Boston residents poured nearly $1.2 million into the campaigns of those vying for the presidency in the upcoming 2016 election, according to a Daily Free Press review of 2015 campaign finance reports from the Federal Election Commission.
Approximately 2,500 donations from Boston went to the eight remaining candidates in the 2016 race. Former Secretary of State Hillary Clinton received 1,264 donations, Vermont Sen. Bernie Sanders trailed slightly behind with 1,052 and Florida Sen. Marco Rubio had 82 contributions from Boston residents.
The FEC sets a maximum donation of $2,700 for individuals per election, according to its website, but PACs and party committees can donate more on a yearly basis.
Seventeen state senators and legislators donated during the filing period. Sixteen of them gave to Clinton, and one gave to Rubio.
Boston City Councilor Josh Zakim and Boston Chief of Staff Daniel Koh donated $300 and $500, respectively, to Clinton. Massachusetts Port Authority CEO Thomas Glynn and Boston Medical Center CEO Kate Walsh also contributed the maximum amount to Clinton’s campaign.
Business leader John Fish, of Suffolk Construction Management, gave $2,700 to Republican candidate Rubio, while automobile dealer owner Ernie Boch Jr. gave $2,700 to Republican candidate and businessman Donald Trump.
In August, Boch hosted a fundraiser at his Norwood home and contributed approximately $86,937 to the Trump campaign, but a significant amount had to be returned, for it exceeded the donation maximum. This deduction is reflected on the FEC filings.
Those who previously held office, including former Massachusetts Attorney General Martha Coakley and former Massachusetts Govs. Deval Patrick and Michael Dukakis also donated to Clinton’s campaign.
Overall, the Bay State contributed nearly 22,000 donations, totaling close to $6 million. All of the donations in Massachusetts came from approximately 7,200 individuals.
Individuals are allowed to contribute multiple times until they reach the maximum. One donor gave 90 small donations to the Sanders campaign.
Sanders collected more than 10,000 total donations from Massachusetts, and a third of those were from individual donors. He raised nearly $1 million overall with an average individual donation amount of about $90. This number is higher the $27 average contribution Sanders boasts about in rallies and debates.
With the exception of Trump, all the candidates raised at least $100,000 and received at least 100 donations in the commonwealth. Trump garnered nearly $50,000 while Clinton collected more than $3.5 million.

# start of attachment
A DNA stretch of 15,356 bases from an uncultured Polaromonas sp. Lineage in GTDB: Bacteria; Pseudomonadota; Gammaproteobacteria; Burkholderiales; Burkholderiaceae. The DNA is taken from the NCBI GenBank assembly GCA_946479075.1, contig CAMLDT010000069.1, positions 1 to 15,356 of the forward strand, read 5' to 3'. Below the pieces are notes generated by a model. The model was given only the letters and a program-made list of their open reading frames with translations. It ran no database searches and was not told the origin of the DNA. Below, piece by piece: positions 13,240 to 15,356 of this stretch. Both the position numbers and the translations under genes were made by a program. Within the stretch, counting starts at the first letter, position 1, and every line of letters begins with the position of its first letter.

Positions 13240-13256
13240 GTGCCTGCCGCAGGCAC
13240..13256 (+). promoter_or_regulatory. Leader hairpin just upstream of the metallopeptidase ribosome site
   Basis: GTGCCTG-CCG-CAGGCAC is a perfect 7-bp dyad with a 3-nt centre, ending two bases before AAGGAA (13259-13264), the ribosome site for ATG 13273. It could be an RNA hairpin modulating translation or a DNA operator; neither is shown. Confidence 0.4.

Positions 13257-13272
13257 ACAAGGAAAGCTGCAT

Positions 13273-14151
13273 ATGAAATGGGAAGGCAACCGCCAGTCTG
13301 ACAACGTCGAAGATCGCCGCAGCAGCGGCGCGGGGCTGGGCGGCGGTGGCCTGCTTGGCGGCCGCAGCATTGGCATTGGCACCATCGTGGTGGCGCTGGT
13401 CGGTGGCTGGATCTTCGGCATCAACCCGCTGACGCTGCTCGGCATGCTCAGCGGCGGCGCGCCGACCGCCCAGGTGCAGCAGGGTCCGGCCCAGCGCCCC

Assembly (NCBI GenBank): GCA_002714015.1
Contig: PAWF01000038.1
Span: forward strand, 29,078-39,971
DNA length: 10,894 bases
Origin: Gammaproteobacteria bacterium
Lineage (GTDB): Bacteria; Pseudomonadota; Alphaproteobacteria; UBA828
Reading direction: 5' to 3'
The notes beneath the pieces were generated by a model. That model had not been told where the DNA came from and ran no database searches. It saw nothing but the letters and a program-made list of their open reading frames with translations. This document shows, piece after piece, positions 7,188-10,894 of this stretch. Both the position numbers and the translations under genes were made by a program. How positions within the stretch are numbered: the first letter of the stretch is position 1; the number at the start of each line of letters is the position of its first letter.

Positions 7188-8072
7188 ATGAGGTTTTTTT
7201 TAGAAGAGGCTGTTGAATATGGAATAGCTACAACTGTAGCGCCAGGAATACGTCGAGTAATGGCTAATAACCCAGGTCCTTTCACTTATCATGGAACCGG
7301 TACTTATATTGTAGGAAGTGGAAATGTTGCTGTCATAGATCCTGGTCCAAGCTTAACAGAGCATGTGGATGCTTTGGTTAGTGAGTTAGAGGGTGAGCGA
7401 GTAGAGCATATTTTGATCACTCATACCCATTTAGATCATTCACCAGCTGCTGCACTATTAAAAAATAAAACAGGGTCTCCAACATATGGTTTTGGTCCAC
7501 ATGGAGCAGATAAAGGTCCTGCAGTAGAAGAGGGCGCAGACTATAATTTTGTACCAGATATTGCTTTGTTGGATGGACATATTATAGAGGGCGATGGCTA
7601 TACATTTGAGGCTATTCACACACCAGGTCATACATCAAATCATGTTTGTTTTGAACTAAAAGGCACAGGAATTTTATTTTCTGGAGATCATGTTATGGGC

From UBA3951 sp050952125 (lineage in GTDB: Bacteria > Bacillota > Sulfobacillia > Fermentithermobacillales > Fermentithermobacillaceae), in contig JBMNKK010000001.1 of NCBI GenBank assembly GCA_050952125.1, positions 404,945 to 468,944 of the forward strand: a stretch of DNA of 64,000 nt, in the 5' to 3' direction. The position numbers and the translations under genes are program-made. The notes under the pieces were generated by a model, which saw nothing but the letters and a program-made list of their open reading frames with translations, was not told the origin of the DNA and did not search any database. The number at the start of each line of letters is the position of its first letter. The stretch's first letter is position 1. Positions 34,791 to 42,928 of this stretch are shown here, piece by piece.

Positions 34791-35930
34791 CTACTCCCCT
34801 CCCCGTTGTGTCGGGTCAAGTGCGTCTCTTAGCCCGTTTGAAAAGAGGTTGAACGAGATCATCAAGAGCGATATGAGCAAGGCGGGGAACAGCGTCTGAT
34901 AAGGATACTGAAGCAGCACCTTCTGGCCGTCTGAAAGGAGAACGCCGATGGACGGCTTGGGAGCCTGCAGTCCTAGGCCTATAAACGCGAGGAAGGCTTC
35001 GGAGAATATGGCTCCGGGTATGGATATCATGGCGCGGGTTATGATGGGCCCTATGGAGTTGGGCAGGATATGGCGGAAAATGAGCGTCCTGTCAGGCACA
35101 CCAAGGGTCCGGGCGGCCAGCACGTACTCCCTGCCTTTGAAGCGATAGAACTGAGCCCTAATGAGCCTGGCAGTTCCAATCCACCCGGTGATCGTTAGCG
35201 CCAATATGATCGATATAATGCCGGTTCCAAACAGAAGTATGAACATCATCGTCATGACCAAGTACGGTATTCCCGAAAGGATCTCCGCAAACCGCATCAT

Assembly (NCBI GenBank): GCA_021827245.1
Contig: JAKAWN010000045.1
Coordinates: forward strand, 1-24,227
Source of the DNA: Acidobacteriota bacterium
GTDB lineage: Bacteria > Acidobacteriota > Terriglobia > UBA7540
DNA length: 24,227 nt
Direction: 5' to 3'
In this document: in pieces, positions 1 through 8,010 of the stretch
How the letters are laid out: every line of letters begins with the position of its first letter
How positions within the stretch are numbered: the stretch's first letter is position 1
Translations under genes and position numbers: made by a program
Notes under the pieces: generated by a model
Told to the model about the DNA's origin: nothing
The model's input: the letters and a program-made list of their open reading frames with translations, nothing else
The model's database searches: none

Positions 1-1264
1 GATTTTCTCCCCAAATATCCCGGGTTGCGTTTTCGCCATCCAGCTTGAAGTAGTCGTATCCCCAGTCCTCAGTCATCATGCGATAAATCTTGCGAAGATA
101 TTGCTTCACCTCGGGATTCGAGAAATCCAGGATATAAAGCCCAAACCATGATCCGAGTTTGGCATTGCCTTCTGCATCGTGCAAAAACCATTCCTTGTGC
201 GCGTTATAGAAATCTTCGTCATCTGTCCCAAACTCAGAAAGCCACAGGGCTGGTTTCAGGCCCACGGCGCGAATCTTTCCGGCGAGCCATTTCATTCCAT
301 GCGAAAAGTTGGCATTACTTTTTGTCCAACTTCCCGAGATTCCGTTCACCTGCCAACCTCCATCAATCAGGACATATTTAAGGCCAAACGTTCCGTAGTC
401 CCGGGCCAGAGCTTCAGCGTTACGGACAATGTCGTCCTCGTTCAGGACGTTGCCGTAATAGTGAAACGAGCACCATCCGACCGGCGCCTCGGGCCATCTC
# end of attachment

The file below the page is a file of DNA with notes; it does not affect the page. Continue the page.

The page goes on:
Massachusetts donors gave 2 percent of all campaign donations completed within the 2015 filing period.
James Johnson, a history professor in the Boston University College of Arts and Sciences, said individuals donate to campaigns because they are attentive citizens.
“I think people donate because, this election in particular with the vacancy in the Supreme Court, the stakes are extremely high,” Johnson said. “And those of us who follow and care about the course of our country want to do everything possible.”
Johnson said it is not surprising to see a large number of Massachusetts residents donating to Democratic campaigns.
“It’s perhaps not surprising in the fact that much of the Democratic establishment is based in Boston,” Johnson said. “I also think that as the spotlight shifts from one primary state to another, those who are new to the political process will kind of wake up and look around, and maybe there would be a surge for Bernie Sanders.”
Jon Roberts, also a history professor in CAS, said the amount of money a candidate raises does not guarantee a win.
“There’s not necessarily a correlation between who gets the most donations and who finally triumphs in the primary,” Roberts said. “I think if there’s one thing that recent elections have demonstrated, it is that money can’t buy an election in all cases.”
Several residents emphasized the importance of keeping campaign donations public.
Nick Cyrus, 26, of Jamaica Plain, said transparency in regard to campaign donations is important.
“I think it’s important that all campaign donations are public,” he said. “People have to reveal when they’re giving their money to something so political, and it’s good that anyone can see that.”
Candice Brooks, 37, of Back Bay, said she was not surprised that a majority of donations from Boston went Clinton’s way.
“I think it’s interesting that … a majority of the money from the area is going towards Hillary,” she said. “She has a lot of supporters in the area, and I think it’s interesting to see when pockets of the country have a tendency to vote for the same person.”
Spencer Gregson, 29, of Brighton, noted how important it is for people to see when public officials are giving their money to political candidates.
“It’s cool to look at where the money is coming from,” he said. “I think it’s good to see when people who are common household names in the area have given plenty of money to one candidate.”